8 Technologies From Star Trek We Use Every Day

Here’s a fun article by my colleague Bill Washinski to take your mind off of the coronavirus crisis for a while. Enjoy! — Charles

When Star Trek the Next Generation (“TNG”) first came on the air in 1987, it had high hopes and big shoes to fill from the original Star Trek.  It also had a lot of detractors and even Sir Patrick Stewart refused to unpack as he doubted the show’s future.  15 years later it ended after 7 seasons, 18 Emmys and 4 feature films and spawned several spinoffs of its own. It also created one of the greatest villains of all time in the Borg with their memorable phrase “Resistance is futile.”

The legacy of Star Trek TNG is very much alive and well; perhaps even more so as much of the technology that was science fiction at the time the show was created actually exists today.  Resistance to that change is definitely futile as it has had dramatic effect on industry and peoples lives.  It continues to move fast – driving some areas of the economy skyward while others are forced to adapt or are “assimilated”.  

8 Things From Star Trek You’re Using Today

8. Drones – In the first season episode “Arsenal of Freedom” the crew was attacked by an advanced weapon that was small in size but deadly in nature.  Today, not only does the military utilize drones of the same size, but you can go to Amazon or Walmart and purchase one for your children. 

7. iPad/Notebooks – Throughout the shows run, characters used a mobile computing device known as PADDs (Personal Access Display Devices) that bears a striking resemblance to the well-known Apple product   These generally small, rectangular-shaped devices comprised largely of a screen allowed their users to take advantage of wireless computer networking as well as reading messages/books/schematics, recording logs, audio playback, writing of messages and even communicating with other PADDs.  Rather astonishingly, the idea of the smooth, portable computing device was the result of imagination since the budget did not allow for switches, knobs or buttons – which leads us to the next item on the list.

6. Touchscreen – Not only did the PADD and iPad both make the use of touchscreen, but every computing terminal featured a touch-based interface.  This has expanded to other computing terminals; the most common being your own laptop computer.  There is much greater ease in taking online tests or placing orders.  Even your car – your ability to operate the radio, answer a call or operate your A/C with a touch of a screen.  Hard to believe 30 years ago, people wanting to listen to music would use a knob to find the frequency and a button to lock it in.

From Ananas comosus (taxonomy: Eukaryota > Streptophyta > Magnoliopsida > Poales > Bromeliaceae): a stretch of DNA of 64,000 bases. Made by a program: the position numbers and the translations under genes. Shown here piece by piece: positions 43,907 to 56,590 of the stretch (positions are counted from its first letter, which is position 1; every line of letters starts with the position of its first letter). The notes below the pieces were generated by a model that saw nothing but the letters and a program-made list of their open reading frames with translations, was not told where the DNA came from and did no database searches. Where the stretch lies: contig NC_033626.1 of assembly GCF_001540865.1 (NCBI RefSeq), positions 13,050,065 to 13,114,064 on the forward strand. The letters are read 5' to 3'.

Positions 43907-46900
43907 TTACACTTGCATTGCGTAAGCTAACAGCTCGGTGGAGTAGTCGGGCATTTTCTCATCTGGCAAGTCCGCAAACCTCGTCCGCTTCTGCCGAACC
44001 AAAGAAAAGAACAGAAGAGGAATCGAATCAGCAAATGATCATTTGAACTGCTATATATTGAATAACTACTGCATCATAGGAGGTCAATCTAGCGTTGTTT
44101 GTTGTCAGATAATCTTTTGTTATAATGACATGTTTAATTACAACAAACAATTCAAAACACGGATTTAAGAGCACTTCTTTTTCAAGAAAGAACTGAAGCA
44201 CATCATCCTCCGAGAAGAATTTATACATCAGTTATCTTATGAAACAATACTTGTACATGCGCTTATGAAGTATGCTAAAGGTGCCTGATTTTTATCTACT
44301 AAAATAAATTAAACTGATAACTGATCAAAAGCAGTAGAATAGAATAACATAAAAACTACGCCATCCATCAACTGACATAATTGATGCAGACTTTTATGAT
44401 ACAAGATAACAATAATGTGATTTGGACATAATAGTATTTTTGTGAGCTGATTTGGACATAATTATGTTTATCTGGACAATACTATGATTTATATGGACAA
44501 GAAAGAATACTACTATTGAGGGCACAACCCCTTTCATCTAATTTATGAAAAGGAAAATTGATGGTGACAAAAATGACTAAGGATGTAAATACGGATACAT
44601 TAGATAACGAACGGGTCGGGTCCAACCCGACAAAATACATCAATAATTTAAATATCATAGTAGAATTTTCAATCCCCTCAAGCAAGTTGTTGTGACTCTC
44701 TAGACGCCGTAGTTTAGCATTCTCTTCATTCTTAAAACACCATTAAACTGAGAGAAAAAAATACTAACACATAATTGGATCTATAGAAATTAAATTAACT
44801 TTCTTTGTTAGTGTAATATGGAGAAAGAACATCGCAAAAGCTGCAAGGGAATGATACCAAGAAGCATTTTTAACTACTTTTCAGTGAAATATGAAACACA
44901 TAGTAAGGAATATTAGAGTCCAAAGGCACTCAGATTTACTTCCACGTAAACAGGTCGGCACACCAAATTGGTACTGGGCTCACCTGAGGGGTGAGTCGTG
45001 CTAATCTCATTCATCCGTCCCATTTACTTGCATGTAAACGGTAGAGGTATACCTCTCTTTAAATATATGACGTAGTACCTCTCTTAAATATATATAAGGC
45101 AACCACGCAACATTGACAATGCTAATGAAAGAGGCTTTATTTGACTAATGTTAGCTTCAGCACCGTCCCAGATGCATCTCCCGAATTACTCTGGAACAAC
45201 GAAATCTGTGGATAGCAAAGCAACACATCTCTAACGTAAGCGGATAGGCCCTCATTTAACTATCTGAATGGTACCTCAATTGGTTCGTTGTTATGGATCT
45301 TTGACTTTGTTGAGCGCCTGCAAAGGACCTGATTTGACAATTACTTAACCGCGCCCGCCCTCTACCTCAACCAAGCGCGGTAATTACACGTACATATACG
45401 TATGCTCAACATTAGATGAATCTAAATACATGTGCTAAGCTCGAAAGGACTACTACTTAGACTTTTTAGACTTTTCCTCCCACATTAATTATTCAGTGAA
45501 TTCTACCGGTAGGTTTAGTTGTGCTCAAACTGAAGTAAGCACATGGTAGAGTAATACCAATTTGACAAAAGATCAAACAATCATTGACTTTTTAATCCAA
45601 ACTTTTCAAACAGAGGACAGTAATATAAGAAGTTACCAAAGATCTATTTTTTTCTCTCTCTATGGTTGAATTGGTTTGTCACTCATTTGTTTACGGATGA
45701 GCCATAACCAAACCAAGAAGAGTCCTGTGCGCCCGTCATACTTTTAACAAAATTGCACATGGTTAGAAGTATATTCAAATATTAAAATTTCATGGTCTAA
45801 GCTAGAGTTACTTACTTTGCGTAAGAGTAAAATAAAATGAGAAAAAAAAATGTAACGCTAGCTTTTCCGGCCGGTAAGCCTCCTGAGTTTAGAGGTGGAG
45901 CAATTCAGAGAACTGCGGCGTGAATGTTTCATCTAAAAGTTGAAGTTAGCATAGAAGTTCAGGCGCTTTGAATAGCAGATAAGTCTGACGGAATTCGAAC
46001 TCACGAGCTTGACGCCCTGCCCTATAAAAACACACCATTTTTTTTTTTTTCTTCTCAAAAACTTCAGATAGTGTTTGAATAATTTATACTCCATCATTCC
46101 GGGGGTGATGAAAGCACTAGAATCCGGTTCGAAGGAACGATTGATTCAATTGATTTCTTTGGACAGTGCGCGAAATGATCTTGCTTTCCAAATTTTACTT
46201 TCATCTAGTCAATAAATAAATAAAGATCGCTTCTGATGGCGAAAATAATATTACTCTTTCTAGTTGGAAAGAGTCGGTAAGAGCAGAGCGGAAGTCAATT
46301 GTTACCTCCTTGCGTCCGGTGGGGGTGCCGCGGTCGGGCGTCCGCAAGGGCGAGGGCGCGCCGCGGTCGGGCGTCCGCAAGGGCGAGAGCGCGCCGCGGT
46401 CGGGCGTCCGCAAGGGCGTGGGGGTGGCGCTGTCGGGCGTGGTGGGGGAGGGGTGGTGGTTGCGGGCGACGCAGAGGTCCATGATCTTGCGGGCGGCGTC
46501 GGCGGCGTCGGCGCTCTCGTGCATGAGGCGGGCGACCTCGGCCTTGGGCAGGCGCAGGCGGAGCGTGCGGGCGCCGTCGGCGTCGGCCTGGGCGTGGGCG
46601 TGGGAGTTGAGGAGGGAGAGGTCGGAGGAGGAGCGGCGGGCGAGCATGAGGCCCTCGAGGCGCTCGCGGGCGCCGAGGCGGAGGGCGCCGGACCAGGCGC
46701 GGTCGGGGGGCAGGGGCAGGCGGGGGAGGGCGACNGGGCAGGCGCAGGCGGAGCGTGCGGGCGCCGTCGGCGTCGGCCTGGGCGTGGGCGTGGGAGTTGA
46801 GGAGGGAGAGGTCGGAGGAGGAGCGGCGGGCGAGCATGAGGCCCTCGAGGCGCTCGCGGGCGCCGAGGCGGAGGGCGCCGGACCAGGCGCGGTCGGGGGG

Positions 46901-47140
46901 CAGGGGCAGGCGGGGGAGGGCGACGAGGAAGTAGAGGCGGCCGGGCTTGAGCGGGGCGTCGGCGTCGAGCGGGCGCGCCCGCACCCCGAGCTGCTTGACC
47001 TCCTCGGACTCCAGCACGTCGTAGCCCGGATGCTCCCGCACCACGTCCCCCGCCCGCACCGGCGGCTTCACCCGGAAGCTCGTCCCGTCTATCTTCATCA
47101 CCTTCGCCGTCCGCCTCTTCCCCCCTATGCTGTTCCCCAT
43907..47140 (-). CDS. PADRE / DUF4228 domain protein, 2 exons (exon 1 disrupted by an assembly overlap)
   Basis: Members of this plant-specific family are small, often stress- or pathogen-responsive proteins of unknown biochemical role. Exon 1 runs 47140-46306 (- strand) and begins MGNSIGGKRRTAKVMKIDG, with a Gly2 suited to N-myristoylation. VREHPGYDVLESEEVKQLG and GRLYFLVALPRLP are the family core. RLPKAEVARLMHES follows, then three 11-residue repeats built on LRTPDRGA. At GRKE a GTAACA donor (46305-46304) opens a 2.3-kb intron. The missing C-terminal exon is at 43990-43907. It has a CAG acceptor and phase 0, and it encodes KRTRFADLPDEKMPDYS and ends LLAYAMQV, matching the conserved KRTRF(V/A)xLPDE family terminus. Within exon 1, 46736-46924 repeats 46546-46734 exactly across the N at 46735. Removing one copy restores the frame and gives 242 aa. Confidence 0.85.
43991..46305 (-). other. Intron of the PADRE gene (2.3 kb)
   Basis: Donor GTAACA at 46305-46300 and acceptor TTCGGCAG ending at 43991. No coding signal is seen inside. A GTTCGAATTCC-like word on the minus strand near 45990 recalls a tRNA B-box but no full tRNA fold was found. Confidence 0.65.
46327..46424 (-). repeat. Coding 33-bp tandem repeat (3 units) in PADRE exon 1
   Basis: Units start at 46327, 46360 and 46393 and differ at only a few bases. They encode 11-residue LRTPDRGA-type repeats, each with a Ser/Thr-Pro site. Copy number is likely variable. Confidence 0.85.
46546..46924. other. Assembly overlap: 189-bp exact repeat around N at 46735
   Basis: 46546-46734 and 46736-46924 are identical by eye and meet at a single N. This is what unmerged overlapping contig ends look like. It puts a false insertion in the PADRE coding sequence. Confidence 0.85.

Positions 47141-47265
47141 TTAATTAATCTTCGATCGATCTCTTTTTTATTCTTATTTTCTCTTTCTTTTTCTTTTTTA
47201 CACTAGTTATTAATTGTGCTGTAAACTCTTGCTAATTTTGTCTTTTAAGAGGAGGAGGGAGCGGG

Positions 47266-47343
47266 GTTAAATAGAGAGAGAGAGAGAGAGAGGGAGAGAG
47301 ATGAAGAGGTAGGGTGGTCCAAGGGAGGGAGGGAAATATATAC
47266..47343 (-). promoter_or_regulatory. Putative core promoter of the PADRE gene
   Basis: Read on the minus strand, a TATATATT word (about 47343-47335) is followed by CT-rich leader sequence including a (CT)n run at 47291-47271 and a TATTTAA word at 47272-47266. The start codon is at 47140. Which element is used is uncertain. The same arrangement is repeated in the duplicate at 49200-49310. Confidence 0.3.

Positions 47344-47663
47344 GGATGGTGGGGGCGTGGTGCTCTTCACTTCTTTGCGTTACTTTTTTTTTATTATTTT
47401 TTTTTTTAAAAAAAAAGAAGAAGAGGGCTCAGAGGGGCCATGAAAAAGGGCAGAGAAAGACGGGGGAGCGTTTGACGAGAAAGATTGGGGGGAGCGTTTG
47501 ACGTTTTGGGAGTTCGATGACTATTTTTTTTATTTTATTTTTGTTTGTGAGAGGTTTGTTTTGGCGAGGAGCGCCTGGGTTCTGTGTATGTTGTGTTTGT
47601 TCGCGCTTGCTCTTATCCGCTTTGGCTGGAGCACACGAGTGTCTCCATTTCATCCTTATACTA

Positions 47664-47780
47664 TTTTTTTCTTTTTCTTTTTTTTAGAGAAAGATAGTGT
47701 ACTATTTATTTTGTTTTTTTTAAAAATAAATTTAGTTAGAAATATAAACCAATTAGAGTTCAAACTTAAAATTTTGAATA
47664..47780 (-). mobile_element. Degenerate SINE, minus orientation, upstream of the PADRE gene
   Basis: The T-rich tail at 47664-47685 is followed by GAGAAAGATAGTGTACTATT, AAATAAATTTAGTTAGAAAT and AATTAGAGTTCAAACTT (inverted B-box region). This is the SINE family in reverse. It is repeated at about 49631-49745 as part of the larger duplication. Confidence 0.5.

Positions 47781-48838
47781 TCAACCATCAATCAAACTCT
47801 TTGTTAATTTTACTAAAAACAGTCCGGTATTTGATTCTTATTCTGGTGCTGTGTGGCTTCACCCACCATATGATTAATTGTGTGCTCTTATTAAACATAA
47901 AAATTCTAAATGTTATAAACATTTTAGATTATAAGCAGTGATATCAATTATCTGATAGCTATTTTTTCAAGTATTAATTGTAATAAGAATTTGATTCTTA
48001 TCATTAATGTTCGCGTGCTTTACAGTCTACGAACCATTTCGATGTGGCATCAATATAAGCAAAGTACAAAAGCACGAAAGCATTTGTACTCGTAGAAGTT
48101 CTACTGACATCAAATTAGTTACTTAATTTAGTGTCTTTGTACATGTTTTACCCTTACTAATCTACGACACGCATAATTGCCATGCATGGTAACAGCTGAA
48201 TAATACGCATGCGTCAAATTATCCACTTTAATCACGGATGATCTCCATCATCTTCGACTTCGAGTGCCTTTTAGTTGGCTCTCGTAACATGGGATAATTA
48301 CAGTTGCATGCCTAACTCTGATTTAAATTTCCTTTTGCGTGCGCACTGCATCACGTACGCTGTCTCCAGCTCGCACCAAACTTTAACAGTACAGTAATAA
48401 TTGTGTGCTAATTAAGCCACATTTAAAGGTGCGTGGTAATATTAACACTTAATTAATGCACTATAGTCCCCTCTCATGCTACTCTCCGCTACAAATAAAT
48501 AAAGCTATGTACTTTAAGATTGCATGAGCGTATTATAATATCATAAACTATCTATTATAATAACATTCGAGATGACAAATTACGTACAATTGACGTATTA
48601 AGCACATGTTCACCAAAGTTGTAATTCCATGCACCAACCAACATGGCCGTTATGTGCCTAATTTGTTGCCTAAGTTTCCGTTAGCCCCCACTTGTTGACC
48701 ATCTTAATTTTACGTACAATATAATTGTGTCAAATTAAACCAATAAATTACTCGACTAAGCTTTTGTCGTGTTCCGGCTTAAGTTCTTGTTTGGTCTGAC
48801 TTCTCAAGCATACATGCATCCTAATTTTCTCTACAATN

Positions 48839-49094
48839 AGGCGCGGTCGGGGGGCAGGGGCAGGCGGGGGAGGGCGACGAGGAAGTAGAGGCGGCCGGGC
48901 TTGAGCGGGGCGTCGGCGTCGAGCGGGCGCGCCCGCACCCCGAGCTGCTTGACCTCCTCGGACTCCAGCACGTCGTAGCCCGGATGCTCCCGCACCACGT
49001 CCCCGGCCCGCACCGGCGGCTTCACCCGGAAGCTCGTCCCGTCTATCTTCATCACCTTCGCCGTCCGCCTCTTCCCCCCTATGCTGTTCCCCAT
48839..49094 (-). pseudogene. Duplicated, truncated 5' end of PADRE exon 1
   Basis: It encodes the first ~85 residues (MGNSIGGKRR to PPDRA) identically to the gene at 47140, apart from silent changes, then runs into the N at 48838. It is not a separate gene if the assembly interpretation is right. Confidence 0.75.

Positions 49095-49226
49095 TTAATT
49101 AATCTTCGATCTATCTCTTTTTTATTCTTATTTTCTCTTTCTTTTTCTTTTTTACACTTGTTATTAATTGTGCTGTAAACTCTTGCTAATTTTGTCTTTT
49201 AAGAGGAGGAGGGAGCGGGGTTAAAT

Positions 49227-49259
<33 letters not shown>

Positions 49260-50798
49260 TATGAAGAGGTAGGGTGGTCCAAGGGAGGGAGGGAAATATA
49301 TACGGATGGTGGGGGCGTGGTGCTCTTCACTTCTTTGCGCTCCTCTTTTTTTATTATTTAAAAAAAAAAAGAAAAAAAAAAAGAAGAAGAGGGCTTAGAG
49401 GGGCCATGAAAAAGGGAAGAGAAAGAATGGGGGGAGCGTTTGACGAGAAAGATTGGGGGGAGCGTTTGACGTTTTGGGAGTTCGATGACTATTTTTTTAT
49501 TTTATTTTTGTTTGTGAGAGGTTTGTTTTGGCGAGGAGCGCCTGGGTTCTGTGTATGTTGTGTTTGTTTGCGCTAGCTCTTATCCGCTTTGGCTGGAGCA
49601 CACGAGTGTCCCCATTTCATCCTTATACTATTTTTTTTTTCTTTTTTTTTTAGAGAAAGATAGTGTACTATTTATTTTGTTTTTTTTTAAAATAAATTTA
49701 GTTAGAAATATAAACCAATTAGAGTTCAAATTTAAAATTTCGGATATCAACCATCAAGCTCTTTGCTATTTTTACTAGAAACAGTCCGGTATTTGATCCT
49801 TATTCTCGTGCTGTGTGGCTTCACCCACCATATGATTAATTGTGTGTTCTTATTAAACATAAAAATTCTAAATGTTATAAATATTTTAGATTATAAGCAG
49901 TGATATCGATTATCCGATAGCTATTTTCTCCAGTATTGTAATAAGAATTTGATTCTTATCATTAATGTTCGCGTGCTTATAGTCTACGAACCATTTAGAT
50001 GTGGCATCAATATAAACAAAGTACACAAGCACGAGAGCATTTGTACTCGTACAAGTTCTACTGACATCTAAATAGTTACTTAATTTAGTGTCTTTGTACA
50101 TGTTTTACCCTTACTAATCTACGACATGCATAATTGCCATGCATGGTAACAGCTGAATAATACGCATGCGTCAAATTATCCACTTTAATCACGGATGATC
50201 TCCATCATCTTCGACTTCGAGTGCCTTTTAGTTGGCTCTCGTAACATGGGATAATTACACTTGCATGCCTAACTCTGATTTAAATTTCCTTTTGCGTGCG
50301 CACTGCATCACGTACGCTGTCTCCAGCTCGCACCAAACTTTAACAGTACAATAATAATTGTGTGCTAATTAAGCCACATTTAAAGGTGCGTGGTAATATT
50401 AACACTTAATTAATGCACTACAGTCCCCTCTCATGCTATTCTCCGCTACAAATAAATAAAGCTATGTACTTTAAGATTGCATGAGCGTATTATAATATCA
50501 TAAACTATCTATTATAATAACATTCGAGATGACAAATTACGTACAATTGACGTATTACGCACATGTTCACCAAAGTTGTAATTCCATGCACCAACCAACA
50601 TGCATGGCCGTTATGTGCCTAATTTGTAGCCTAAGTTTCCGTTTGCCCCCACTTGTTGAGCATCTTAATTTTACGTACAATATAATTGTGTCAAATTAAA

5. Smart Phones – The similarities of the flip phone to the original Star Trek communicator have long been observed.  Consider now the similarities to the Tricorder to your smart phone – a handheld device that was used in data analysis, data sensing, recording and other multi-functional uses.  Each day, we literally carry a mini-computer every day with accessibility to apps that can track everything from gathering biometrics, scanning the environment around you with GPS to get a picture of the building your are trying to find and see active weather patterns.   And the irony of the math teacher saying you won’t be able to use a calculator when you grow up wasn’t exactly an accurate prediction.

4. Teleconferencing – Watching Captain Picard talking to Admirals in his ready room over a laptop sized device face-to-face became routine, but the ease of doing it now is amazingly simple.  Through a series of methods like Webex or Zoom with webcams to conduct meetings or just using your Facetime to make a call and talk face to face on personal level, it happens you can be sure that it happens every day.  Just make sure you use a secure channel when talking about sensitive topics!

3. The Cloud/Wireless Interface – How many times did Lt. Commander Data link up with a computer system from another planet to access their database while trying to solve the episodes mystery? It seemed very convenient, but with approved access, the ability to access that type of information has become ordinary – and not just granting access to another individual computer over the network, but to access the entire network and share files, make authorized changes and see your co-workers project progress is extremely commonplace and it’s even more so today and can maintain longer history (we all know the feeling of lost files and pictures when our old hard drive crashed and we didn’t back it up on an external device.)

2. AI/Artificial Intelligence– AI is definitely not an exclusive domain to Star Trek TNG, even existing in the original series.  While we do not have fully functioning Androids like Lt. Commander Data – when I tell people that right now there are 150 self-driving trucks hauling to and from distribution centers there is usually a look of surprise.  The concept of the autonomous car is familiar to most and while it’s not on the market yet, features of parallel parking, sensing impediments ahead and setting alerts when drifting lanes are becoming common in newer model cars.  That doesn’t even begin to mention the assistants on our tricorders/smartphones like Siri/Google to ask questions is very reminiscent of accessing a database of information whether you are speaking to Data or if Captain Picard requested information from the computer; leading us to #1: